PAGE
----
Friday, August 8, 2008

Spelling Correctly is for Losers

British academic Ken Smith has a solution for that pesky problem of students' spelling woes: "accept as variant spelling those words our students commonly misspell". I am more than slightly aghast. In an age with internet dictionaries and spell check, there really should be no need for students to spell many words incorrectly. And on handwritten papers, I can't help but feel spelling "their" as "thier" is more a question of speed in a timed setting and laziness in an untimed setting than it is a question of a student not knowing the correct spelling of the word.

As many know, I am an absolutely horrible speller. I -at certain points in my life- have had to forego using the word I wanted, the absolute perfect word for the sentence I was constructing, because spell check had no idea what I was trying to get across. My spelling is so bad I break the spell check. I blame Catholic kindergarden; I blame Catholic kindergarden for a lot, but in this case I'm certain it really is responsible. One of the best things about college was the fact that my roomie and best friend is actually a very good speller, and so I could just annoy the crap out of her whenever I needed a specific word spelled. And I did that a lot. But in no way do I think that my problems would have been helped had my professors and teachers accepted things like "otrocheous" for "atrocious". In fact, I'm willing to bet that my spelling would have devolved further.

Words are tricky things. Phonetic spelling doesn't always work in the English language, partially because English is one of those languages that appropriates words from other languages, and partially because the English are a strange folk and apparently decided that adding in extra -and silent- letters was good for a laugh. You really can't hold much about a language against a people who have a town spelled "Leicester" and pronounce it "Lester". And maybe poor spelling isn't the mark of a nation falling into a pit of ruination, but I can't help but think that we should continue to complain about the state of the education system if teachers and professors are correcting the same mistakes every year. And I can't help but think that a coherent system of spelling is a great help. 

Anyone who has read the letters of people like John Adams or Thomas Jefferson, people who wrote before American-English was standardized (and also when f's and s's were interchangeable), could tell you that deciphering what the author was saying -even if he spelled the word phonetically- is sometimes (oftentimes) a challenge. The meaning of the document loses some of its panache when you cannot cheerfully go along with a rhythm to your reading, but instead have to stop every few words. One of the beauties of having a native tongue is the ability to not have to constantly translate said tongue in order to achieve maximum understanding. Misspelled words trip us up, for good reason. And so I can't help but feel as if Ken Smith's suggestion is to accept mediocrity in the face of the more difficult and time consuming effort involved in figuring out where the break down comes in education and why students cannot -or will not- spell correctly. 


Jess said...

Granted, the logistics of the English spelling system are pretty ridiculous, but they're already in place, and they work. I don't see why we should cater to the needs of people who want to make up their own rules. Ken Smith assumes that the way of spelling is slowly going towards more and more incorrect, but what about the vast majority of people who can spell, or at the very least are good at recognizing properly spelled words? It would be far easier, as you suggest, to reassess why spelling is such an issue and fix it at school. Otherwise, a few accepted misspellings could eventually lead to text style spelling being acceptable, and that's truly terrifying. In a world that claims to be super gung ho about communication, we certainly don't place accuracy or clarity all that high.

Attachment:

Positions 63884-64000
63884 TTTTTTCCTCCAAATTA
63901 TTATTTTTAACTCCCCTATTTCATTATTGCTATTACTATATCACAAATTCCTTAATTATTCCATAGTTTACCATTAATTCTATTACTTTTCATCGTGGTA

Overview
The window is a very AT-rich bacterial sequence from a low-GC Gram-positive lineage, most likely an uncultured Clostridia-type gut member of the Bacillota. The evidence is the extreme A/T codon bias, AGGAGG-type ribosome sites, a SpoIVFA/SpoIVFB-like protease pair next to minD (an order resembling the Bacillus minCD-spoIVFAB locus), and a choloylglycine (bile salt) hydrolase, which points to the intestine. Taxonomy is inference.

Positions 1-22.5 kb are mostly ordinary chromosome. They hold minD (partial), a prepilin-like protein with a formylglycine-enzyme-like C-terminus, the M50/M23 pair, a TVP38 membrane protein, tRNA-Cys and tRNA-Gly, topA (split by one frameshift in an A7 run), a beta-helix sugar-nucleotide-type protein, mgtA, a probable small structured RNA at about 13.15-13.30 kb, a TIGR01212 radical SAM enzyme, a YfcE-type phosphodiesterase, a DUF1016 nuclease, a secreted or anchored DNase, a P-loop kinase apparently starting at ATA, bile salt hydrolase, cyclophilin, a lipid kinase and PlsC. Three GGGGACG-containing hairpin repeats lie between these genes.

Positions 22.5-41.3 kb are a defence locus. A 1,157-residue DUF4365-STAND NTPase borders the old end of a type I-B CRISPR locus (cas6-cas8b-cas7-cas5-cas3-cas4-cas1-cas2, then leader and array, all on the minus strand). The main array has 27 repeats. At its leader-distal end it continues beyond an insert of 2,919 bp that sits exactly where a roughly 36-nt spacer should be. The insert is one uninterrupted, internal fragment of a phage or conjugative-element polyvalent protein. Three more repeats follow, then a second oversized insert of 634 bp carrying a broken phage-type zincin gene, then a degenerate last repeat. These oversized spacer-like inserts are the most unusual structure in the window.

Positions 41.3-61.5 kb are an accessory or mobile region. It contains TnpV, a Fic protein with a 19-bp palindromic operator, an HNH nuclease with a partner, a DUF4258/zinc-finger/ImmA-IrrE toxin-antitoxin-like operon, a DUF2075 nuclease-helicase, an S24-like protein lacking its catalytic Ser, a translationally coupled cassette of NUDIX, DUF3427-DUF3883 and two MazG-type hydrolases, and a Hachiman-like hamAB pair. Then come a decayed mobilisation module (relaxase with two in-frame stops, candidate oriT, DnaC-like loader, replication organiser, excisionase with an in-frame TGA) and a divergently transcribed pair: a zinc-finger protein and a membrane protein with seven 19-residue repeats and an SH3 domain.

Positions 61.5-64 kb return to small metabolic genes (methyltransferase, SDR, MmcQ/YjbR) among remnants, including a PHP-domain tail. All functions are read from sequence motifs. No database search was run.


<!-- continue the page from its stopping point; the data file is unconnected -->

jjfs85 said...

I hear there's a pretty geeky artificial language called Lojban that is completely regular, as in:
-spelling is phonetic
-all grammatical rules are without exception
-combining the 1300 root words can create a vocabulary of millions of words.

They also claim that it's easy to learn. I wish English were like that instead of all convoluted with its complex grammar structures, rule exceptions, silent letters, and adopted foreign words. Gah.

Oh yea,

petpluto said...

See, JJ, I feel completely the opposite. Language is fluid, and what I think is so cool about English is that the rules can be bent and new words created or brought in from other languages. There is nothing deriving from English that quite gets the point across like if you just use the word "ennui". Grammar is cool because it is complex and because it allows for human variance in a way a perfectly "logically" constructed language does not. I can't see Whedon being able to do his thing in Lojban.

MediaMaven said...

Ken Smith is an idiot.

I don't think you're giving yourself enough credit. You're really not that bad of a speller, and you correct yourself and know when you spell things wrong.

Standardized spelling is important because the language wouldn't function without it. We'd all be scrambling around to figure out what other people meant to get anything done, and I think we do too much of that already.

petpluto said...

I think you're giving me too much credit for spelling (thanks though!); much of that is the helpful squiggly line that pops up under a misspelled word. And then I'm just crazy enough to try a variety of spellings until I get the right one, utilize if I can't figure it out for myself, or -on extremely (now) rare occasions- call Jess and ask her.